Bid Planning: The Return Of The CDO

Last week, we released an upsetting but crucial update preparing our Flight Attendants for the April 2016 bid month that without any major changes to the Collective Bargaining Agreement (the “contract”) or to the operation itself, would be absolutely inevitable.  We knew those consequences were on their way because we lived that reality the last time we were co-paired with our pilots in a low credit value environment before the Company split us up and allowed us to have our own schedules.  We made our case against low credit value pairings to the Company… and we were heard!

We have been advised by the Company that it has decided to return to the practice of building Continuous Duty Overnights (commonly referred to as a “CDO” or “stand-up”) into the operation for the April 2016 bid month on a trial basis!  This is welcomed news for the Joint PBS Committee since it is a major step in the right direction of correcting low credit value pairings that critically injure the ability of Navtech PBS to perform its function.  The discussion of a CDO operation is one that we have repeatedly had with the Company.  Due to circumstances outside of the control of the Flight Service department, the Company was previously unwilling to build a CDO operation for our Flight Attendants even while we were not co-paired with our pilots.  Because the flying given to us by American Airlines continues to have a negative impact primarily on the strength of the Embraer 145 flying under the Pilot 117 rest regulations, all CDO operations will be on that aircraft at both domiciles.

There will be a historically high number of these lines offered!  As before, these assignments are available for bidding during the Pre-bidding window from the 10th at 12:00 pm to the 13th at 12:00 pm. 

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What is a CDO?

A CDO is a pairing in which the duty period commences at night and continues into the morning.  One way to look at these pairings is similar to “day trips” only they happen throughout the night.  A Flight Attendant on a CDO does not require legal minimum rest at the hotel.  When we return to domicile in the morning, we are approaching the end of a legal duty period.

How does a CDO operation help the Flight Attendants and the operation itself?

The CDO operation removes excessively long overnights from the solution and allows the remaining flying to become much stronger in credit value.  This has the welcomed effect of enabling much better performance by the Navtech PBS program.  This type of operation increases the productivity of the remaining workforce after the CDO operation is covered.  With each day being more productive, this enables Navtech PBS to award lines with more days off than the contractually required minimum of (11) days off.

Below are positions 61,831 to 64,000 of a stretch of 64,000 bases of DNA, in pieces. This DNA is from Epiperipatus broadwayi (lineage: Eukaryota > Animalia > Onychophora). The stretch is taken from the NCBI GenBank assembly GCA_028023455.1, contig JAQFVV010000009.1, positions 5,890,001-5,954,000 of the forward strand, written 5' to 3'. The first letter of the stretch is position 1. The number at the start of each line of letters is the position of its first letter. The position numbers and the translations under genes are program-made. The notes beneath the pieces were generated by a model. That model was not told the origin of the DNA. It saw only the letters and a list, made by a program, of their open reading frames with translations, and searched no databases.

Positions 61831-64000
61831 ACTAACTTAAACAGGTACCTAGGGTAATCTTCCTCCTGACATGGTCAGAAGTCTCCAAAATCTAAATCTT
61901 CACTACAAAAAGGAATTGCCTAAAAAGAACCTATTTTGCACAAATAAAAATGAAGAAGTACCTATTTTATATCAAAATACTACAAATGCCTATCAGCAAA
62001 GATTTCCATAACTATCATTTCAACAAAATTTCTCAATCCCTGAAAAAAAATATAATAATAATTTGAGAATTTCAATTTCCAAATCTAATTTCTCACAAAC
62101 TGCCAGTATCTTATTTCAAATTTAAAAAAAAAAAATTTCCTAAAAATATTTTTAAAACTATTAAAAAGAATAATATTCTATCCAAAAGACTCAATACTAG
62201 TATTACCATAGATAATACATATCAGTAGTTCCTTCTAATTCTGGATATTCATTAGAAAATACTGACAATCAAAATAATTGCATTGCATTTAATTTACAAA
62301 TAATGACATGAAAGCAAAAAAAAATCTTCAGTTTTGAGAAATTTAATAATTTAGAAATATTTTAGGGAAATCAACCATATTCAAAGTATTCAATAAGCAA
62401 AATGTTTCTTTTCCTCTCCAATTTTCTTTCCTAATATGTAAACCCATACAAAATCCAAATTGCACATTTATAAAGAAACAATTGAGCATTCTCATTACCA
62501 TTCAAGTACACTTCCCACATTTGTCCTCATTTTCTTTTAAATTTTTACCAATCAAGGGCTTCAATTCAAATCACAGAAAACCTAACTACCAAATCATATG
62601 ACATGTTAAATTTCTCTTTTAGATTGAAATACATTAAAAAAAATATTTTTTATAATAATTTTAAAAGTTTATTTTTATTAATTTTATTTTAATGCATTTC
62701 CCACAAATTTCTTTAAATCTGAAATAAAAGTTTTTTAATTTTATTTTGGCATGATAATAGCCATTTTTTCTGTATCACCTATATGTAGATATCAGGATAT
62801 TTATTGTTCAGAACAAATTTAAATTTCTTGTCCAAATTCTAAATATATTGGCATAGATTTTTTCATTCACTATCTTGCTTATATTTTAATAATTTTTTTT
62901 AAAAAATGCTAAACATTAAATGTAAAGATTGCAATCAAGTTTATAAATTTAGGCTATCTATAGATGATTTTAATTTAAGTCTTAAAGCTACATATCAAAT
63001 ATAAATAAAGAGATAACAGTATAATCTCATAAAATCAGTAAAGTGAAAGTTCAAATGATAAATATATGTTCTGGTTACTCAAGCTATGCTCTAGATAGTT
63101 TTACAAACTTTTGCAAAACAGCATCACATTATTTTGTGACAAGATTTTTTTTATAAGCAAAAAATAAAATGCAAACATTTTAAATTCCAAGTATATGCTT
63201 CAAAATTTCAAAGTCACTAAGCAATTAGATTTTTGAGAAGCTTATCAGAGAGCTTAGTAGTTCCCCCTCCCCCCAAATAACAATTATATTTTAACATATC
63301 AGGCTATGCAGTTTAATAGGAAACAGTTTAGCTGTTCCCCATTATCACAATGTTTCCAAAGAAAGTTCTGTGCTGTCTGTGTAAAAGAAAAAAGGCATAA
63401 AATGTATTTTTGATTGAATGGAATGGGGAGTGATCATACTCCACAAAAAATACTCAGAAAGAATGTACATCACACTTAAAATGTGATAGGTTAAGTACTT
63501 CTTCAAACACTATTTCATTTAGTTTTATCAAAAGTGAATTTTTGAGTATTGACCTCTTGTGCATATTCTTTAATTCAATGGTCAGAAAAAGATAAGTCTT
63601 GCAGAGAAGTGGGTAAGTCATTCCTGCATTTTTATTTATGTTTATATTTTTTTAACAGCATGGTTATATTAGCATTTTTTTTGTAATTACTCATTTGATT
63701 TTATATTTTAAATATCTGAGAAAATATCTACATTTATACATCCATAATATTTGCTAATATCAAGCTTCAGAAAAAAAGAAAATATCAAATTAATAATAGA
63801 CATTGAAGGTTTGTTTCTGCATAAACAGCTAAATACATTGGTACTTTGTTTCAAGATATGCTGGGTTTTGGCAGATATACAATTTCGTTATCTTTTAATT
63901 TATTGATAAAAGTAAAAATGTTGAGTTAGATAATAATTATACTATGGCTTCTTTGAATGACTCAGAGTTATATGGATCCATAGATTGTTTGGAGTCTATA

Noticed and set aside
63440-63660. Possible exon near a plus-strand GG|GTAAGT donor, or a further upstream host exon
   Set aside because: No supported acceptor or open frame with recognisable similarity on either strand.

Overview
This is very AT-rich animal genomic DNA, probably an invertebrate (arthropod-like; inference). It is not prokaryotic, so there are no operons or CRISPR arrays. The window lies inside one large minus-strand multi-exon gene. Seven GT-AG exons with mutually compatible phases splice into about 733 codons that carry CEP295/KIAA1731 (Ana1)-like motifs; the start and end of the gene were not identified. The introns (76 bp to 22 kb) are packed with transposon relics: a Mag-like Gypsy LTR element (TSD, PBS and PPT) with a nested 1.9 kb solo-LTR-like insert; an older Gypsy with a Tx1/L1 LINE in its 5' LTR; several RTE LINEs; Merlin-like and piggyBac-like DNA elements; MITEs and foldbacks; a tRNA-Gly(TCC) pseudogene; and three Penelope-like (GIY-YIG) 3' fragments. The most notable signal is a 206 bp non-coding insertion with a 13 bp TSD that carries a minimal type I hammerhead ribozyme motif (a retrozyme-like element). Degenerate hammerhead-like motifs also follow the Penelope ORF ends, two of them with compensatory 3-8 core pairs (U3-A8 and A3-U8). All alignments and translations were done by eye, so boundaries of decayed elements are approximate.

In the current operating environment, the majority of our flying given to us by American Airlines is generally packed in the mornings and evenings.  Since some of the earliest arrivals and latest departures will be absorbed into the CDO operation, we will be able to connect more morning and evening flying into single duty periods. For DFW, this will only assist even more in increasing credit value as American Airlines returns premium day flying back into our operation.  Crews who start too early in the morning obviously will require a day that ends while the evening operation is still in progress.  Only those whose days started later while the morning operation was already in progress will be legal to fly into the late hours of the night.  With the ability to cover more flying in single duty periods, the result of a CDO operation is that the remaining crewmembers will see the pairings increase in productivity.

Why did the Company discontinue the CDO operation in the past?

The staffing needs to cover a CDO operation is a “sore spot” for the Company.  In the past, a significant number of Pilots and Flight Attendants awarded CDO schedules would drop huge portions (if not all) of their schedules into open time. The CDO dropped into Open Time then began the process of the need by Crew Scheduling to burn through the reserve availability.  This problem became exacerbated by reserves who preference for a CDO knowing that they would be largely useless to Crew Scheduling upon their return to domicile for the remainder of the day which resulted in a loss of availability often exceeding 24:00 hours.  We suspect that this is the reason that the Company is only offering the CDO on a trial basis!  Should staffing once again become an issue as a result of staffing issues brought on by the CDO operation, we could find ourselves back where we were with last week’s update.

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While we are not completely out of the water in terms of the anticipated performance of Navtech PBS or variety in the pairings, the completely unanticipated return of the CDO signals that we should not see much of the predicted negative impacts of Navtech PBS in a low credit value environment as promised in our last update to you.

As always, if you have any comments, questions or concerns with regard to our schedules or Navtech PBS, please feel free to reply to this email or contact MEC Vice President and Joint PBS Committee Chair John Grace at jgrace@afaeagle.com or MEC Bid Planning Committee Chair John Carlos Metidieri at jmetidieri@afaeagle.com.

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